[This article was first published on R – Michael's and Christian's Blog, and kindly contributed to R-bloggers]. (You can report issue about the content on this page here)
Want to share your content on R-bloggers? click here if you have a blog, or here if you don't.

It must have been around the year 2000, when I wrote my first snipped of SPLUS/R code. One thing I’ve learned back then:

Loops are slow. Replace them with

1. vectorized calculations or
2. if vectorization is not possible, use sapply() et al.

Since then, the R core team and the community has invested tons of time to improve R and also to make it faster. There are things like RCPP and parallel computing to speed up loops.

But what still relatively few R users know: loops are not that slow anymore. We want to demonstrate this using two examples.

## Example 1: sqrt()

We use three ways to calculate the square root of a vector of random numbers:

1. Vectorized calculation. This will be the way to go because it is internally optimized in C.
2. A loop. This must be super slow for large vectors.
3. vapply() (as safe alternative to sapply).

The three approaches are then compared via bench::mark() regarding their speed for different numbers n of vector lengths. The results are then compared first regarding absolute median times, and secondly (using an independent run), on a relative scale (1 is the vectorized approach).

```library(tidyverse)
library(bench)

# Calculate square root for each element in loop
sqrt_loop <- function(x) {
out <- numeric(length(x))
for (i in seq_along(x)) {
out[i] <- sqrt(x[i])
}
out
}

# Example
sqrt_loop(1:4) # 1.000000 1.414214 1.732051 2.000000

# Compare its performance with two alternatives
sqrt_benchmark <- function(n) {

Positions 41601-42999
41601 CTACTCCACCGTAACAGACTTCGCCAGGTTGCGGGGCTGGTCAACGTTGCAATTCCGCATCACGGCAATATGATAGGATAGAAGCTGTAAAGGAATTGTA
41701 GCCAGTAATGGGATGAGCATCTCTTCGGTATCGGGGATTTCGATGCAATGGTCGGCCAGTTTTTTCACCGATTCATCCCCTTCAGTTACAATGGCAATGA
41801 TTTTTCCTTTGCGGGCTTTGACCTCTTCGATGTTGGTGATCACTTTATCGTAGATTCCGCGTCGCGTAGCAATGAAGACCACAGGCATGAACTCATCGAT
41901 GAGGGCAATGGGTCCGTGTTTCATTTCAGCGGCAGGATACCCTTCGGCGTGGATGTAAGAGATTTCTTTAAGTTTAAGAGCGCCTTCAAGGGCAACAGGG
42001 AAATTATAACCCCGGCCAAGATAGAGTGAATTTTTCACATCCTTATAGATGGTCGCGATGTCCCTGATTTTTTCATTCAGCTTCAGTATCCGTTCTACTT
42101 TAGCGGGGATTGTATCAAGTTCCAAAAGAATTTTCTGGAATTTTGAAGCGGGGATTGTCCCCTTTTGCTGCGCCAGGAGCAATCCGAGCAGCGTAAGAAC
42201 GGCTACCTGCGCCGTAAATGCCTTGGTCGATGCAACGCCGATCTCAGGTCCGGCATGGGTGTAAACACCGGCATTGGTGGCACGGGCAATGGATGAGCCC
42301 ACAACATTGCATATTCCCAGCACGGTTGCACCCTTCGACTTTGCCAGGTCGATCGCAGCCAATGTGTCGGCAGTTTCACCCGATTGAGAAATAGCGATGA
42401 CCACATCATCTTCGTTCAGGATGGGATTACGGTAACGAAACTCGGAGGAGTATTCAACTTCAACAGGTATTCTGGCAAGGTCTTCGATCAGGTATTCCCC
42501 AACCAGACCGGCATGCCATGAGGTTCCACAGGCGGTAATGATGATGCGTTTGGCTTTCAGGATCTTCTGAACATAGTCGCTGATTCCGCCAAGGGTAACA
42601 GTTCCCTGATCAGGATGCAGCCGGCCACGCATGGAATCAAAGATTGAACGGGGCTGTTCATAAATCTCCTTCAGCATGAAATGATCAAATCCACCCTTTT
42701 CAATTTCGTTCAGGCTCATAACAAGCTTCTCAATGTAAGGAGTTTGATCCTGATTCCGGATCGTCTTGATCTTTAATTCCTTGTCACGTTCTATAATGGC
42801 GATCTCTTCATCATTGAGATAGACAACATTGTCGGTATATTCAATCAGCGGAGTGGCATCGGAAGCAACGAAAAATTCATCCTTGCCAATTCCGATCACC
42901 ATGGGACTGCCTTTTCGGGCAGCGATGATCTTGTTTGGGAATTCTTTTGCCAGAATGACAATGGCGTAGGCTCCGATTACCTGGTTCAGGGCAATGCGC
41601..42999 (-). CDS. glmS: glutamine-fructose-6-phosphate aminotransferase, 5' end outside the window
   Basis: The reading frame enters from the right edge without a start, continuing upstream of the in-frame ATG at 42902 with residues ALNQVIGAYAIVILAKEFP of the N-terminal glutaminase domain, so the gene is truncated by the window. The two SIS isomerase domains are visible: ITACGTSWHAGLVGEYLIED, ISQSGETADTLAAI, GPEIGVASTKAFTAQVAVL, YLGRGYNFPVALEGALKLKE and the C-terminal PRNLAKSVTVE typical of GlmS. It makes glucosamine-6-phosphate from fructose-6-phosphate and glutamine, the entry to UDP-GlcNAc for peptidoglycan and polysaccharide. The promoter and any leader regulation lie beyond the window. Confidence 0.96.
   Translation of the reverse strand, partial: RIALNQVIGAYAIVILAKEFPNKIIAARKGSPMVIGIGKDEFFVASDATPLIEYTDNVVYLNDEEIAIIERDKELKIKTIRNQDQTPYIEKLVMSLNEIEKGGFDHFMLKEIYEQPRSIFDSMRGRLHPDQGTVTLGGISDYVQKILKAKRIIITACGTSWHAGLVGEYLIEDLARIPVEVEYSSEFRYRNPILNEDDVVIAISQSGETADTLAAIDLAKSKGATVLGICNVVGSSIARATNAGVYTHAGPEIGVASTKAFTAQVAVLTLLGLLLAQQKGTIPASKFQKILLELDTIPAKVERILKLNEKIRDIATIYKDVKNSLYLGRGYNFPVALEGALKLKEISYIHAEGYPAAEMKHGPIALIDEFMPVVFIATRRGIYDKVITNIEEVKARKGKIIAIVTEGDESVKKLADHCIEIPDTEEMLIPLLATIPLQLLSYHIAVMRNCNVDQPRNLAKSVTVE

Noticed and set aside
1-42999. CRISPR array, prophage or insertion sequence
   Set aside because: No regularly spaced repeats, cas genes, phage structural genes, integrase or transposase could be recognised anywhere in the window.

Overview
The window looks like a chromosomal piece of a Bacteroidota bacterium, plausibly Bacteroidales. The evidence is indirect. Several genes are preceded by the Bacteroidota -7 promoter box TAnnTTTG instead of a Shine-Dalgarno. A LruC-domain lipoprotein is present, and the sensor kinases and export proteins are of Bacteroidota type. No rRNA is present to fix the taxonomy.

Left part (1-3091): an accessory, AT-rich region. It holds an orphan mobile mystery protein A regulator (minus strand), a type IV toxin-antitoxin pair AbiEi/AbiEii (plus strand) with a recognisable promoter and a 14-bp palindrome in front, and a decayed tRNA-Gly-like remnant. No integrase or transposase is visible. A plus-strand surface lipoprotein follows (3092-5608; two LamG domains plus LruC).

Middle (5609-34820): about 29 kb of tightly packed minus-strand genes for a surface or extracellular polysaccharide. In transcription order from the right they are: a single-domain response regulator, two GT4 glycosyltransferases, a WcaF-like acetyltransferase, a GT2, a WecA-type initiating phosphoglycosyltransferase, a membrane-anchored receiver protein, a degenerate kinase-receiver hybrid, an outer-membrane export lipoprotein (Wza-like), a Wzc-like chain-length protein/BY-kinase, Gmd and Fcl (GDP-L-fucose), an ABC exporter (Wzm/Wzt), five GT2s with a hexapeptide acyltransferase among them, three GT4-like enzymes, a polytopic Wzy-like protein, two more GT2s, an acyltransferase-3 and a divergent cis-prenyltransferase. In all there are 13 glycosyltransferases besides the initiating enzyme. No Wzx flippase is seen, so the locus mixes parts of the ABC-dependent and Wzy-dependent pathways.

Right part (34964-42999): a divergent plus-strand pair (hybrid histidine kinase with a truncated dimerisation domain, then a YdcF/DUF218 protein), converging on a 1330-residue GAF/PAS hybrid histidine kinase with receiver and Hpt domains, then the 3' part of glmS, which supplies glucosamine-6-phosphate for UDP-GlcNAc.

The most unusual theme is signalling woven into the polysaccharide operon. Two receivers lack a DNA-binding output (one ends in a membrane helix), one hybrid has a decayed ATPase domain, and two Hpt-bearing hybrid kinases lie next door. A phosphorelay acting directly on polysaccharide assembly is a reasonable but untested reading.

x <- rexp(n)
mark(
vectorized = sqrt(x),
loop = sqrt_loop(x),
vapply = vapply(x, sqrt, FUN.VALUE = 0.0),
# relative = TRUE
)
}

# Combine results of multiple benchmarks and plot results
multiple_benchmarks <- function(one_bench, N) {
res <- vector("list", length(N))
for (i in seq_along(N)) {
res[[i]] <- one_bench(N[i]) %>%
mutate(n = N[i], expression = names(expression))
}

ggplot(bind_rows(res), aes(n, median, color = expression)) +
geom_point(size = 3) +
geom_line(size = 1) +
scale_x_log10() +
ggtitle(deparse1(substitute(one_bench))) +
theme(legend.position = c(0.8, 0.15))
}

# Apply simulation
multiple_benchmarks(sqrt_benchmark, N = 10^seq(3, 6, 0.25))```

### Relative timings (using a second run)

We see:

• Run times increase quite linearly with vector size.
• Vectorization is more than ten times faster than the naive loop.
• Most strikingly, vapply() is much slower than the naive loop. Would you have thought this?

## Example 2: paste()

For the second example, we use a less simple function, namely

paste(“Number”, prettyNum(x, digits = 5))

What will our three approaches (vectorized, naive loop, vapply) show on this task?

```pretty_paste <- function(x) {
paste("Number", prettyNum(x, digits = 5))
}

# Example
pretty_paste(pi) # "Number 3.1416"

# Again, call pretty_paste() for each element in a loop
paste_loop <- function(x) {
out <- character(length(x))
for (i in seq_along(x)) {
out[i] <- pretty_paste(x[i])
}
out
}

# Compare its performance with two alternatives
paste_benchmark <- function(n) {
x <- rexp(n)
mark(
vectorized = pretty_paste(x),
loop = paste_loop(x),
vapply = vapply(x, pretty_paste, FUN.VALUE = ""),
# relative = TRUE
)
}

multiple_benchmarks(paste_benchmark, N = 10^seq(3, 5, 0.25))```

### Relative timings (using a second run)

• In contrast to the first example, vapply() is now as fast as the naive loop.
• The time advantage of the vectorized approach is much less impressive. The loop takes in median only 50% longer.

## Conclusion

1. Vectorization is fast and easy to read. If available, use this. No surprise.
2. If you use vapply/sapply/lapply, do it for the style, not for the speed. In some cases, the loop will be faster. And, depending on the situation and the audience, a loop might actually be even easier to read.

The code can be found on github.

The runs have been made on a Windows 11 system with a four core Intel(R) Core(TM) i7-8650U CPU @ 1.90GHz processor.